"What (Michigan coaches) told me is that they're focusing on point guards right now, but if anything opens up, they'll definitely come back on and recruit me as hard as they were," said Towns
Caris smash. Caris LeVert came to Michigan after a high school career spent as a mizzenmast. I'm saying he's thin, people. That's the joke. Or at least he was thin. This year's edition of Michigan basketball player is all swole now:
Yes yes, Irvin and Walton are also adding weight (Irvin's up to 215 from 200) but I be like dang Caris. Let's check in with his senior year of high school…
…during which he probably ripped off and reattached his arms nightly. Caris is also a legit 6'7" in shoes, so he is tall and large and is hopefully poised to rip it up this fall.
Freshman dimensions. Basketball has posted a roster. It lists:
- Kam Chatman at 6'7", 210
- DJ Wilson at 6'9", 210
- Ricky Doyle at 6'10", 250
- Aubery Dawkins at 6'6", 190
- and MAAR at 6'4", 200.
Doyle's weight is a positive. Michigan's going to need him to bang, and he's now the heaviest guy available—Donnal added ten pounds but only got to 240. Meanwhile, uncertainty about Max Bielfeldt's status for next year is all but gone: they've ceased listing him as a redshirt junior and now have him as a senior.
Fireworks nyet. I'll have a column type thing about this tomorrow, but to recap the most important completely trivial news of the week: the Michigan regents shot down the athletic departments proposed fireworks for the Miami (NTM) and Penn State games despite separating the votes. Mark Bernstein's criticism was the most pointed:
“We are not Comerica Park, Disney World or a circus ... ” Bernstein said. “I love Michigan football for what it is ... and for what it is not. It remains and should be an experience, a place that resists the excesses of our culture; intentionally simple.
“The fireworks should be on the field, not above it.”
I probably wouldn't have gone with "resists the excesses of our culture" but the overall sentiment is one I can get behind. Mostly I just want Michigan to be like itself, to maintain a separation from other options. Not because those are necessarily worse*, but because a bright line between Them and Us is inherently valuable when you're trying to gin up some fake-ass tribalism.
This is the most fundamental divide between myself and Dave Brandon: he wants to copy the Best In Class Leaders because that's the only thing he's ever been able to do. He could no more start a business than I could be athletic director, because every attempt would be Chipotle 2 or Also Applebees or Pretty Much Still Ponderosa. His one strategy for success is to do the thing that everyone else is doing.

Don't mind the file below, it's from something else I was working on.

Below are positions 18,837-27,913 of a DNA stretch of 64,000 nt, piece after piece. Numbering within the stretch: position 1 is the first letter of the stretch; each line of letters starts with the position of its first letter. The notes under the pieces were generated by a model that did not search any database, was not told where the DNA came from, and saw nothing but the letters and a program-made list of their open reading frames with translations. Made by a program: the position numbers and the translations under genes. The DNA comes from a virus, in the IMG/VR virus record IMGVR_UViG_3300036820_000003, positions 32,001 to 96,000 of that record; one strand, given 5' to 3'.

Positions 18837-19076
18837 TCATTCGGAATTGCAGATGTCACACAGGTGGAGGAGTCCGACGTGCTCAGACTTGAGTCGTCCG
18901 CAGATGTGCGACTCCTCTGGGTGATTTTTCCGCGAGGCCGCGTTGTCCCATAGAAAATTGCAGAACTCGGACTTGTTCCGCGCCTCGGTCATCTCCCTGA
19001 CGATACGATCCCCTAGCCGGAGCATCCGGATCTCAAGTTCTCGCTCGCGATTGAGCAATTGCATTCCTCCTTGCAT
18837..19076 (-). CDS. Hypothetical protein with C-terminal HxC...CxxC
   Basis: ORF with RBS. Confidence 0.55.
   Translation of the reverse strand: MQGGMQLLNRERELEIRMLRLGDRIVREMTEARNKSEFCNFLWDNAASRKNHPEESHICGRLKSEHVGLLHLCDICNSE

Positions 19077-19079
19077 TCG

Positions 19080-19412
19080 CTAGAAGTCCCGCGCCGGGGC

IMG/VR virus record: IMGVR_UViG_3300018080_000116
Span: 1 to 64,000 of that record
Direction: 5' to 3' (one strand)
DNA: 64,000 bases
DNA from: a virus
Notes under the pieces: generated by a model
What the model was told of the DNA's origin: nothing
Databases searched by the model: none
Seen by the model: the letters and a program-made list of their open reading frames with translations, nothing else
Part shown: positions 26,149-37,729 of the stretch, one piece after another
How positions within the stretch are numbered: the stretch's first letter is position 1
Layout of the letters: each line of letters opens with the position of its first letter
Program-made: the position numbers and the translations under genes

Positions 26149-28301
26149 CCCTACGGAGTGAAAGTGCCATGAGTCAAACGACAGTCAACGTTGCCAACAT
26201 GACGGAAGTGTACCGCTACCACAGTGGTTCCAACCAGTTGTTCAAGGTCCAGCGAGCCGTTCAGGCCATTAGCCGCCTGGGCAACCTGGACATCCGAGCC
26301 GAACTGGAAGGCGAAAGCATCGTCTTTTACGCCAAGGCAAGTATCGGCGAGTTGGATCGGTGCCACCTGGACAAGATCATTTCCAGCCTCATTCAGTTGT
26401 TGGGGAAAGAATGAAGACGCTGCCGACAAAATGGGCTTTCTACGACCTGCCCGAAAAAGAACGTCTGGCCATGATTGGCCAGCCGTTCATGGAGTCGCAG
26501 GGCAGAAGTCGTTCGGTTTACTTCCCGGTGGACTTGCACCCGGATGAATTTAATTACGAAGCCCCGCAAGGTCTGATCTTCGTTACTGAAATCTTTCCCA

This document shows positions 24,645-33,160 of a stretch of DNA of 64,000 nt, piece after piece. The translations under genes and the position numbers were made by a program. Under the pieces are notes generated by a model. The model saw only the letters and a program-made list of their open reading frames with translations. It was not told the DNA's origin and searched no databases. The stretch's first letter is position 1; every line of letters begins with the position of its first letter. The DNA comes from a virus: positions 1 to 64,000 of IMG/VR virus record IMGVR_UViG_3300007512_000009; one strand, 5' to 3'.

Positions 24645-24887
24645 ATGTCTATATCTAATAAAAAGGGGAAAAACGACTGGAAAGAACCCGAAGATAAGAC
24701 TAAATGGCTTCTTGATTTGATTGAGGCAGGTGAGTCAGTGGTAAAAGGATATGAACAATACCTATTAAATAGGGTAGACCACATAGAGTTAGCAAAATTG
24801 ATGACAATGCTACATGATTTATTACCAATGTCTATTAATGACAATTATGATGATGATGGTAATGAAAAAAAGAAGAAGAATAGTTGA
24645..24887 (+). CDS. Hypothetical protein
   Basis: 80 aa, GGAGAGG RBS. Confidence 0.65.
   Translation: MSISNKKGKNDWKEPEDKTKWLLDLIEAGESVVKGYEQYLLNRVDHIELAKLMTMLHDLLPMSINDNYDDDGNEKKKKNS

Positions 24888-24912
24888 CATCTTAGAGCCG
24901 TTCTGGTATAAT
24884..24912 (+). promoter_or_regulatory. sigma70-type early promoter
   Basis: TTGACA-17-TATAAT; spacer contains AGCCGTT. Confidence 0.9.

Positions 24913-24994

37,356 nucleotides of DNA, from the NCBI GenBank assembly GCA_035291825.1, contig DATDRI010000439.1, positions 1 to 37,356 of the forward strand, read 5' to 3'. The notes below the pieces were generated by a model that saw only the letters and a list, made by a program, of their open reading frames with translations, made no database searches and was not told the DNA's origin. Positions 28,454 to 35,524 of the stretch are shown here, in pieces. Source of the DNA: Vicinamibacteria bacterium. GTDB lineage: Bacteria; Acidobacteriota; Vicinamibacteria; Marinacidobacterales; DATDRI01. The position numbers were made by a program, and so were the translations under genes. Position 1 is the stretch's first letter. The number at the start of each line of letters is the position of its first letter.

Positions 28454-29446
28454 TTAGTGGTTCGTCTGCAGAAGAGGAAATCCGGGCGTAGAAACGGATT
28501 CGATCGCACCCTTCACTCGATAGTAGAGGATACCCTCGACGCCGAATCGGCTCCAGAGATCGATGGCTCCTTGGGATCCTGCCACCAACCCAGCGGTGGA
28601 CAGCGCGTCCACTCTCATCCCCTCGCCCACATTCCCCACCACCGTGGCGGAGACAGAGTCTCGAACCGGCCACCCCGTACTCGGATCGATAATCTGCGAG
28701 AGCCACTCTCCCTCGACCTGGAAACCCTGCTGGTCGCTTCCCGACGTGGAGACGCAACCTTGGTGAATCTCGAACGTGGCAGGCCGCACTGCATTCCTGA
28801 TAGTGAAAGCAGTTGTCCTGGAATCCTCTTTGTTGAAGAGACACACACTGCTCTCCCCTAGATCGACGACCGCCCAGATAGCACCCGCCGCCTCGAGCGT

Anyway. The new president is being carefully neutral about the whole situation…
“Personally, I didn’t have an opinion,” Dr. Mark Schlissel, who started his job this week, said Friday during a press conference with the media. “Having never attended a game there, I didn’t have a sense of the cultural aspects of it. The band marching out, I’ve never seen. I’ve never seen them at a halftime show. I don’t have context to really say whether fireworks matter or not. I didn’t really feel like I had a valid opinion.”
…but the message sent by the regents is clear. This is an organization that has just been sued because they decide things in private meetings and show up to vote things in unanimously. During the 116 votes previous to the fireworks there were eight instances of a regent voting no. Brandon just exceeded that in a single day.
The opportunity here was to provide a vote of no confidence without shooting something down that's actually important, like the budget. I mentioned that I thought a number of people towards the top were discontent but unlikely to do anything about it in the most recent mailbag; I must have underestimated the disdain.
Is this the beginning of the end? I'm not getting my hopes up just yet.
*[They are of course sometimes worse.]
Back on the market. Onetime Michigan target and temporary SMU commit Matt McQuaid, a shooting guard out of Texas, has reopened his recruitment.
For a second there it looked like McQuaid was very serious about Michigan, so I wouldn't be surprised to see the two parties reconnect. Everyone seems like a backup plan for Jalen Coleman at the moment, but if Coleman does do the weird thing and pick a Notre Dame program that hasn't really gotten off the ground under Mike Brey, Michigan wants to make sure they've got options. McQuaid is a pretty good one:
McQuaid is arguably the best shooter in the class of 2015 -- and he strengthened his case last week at the LeBron James Skills Academy, when he shot lights-out from 3-point range against the best high school players in the country. There were at least two games in Las Vegas where I didn't see McQuaid miss an outside shot. He can make shots from deep and is also capable of knocking down contested shots.
He's 6'5", so visions of Stauskas are dancing in various heads right now.
Old stuff. Wolverine Historian takes on 1986 Iowa:
Straight shooter. I may disagree with a lot of what Bob Bowlsby thinks but I can appreciate that he's not Bill Hancock:
"Enforcement is broken," he said. "The infractions committee hasn't had [an FBS] hearing in almost a year, and I think it's not an understatement to say cheating pays presently. If you seek to conspire to certainly bend the rules, you can do it successfully and probably not get caught in most occasions."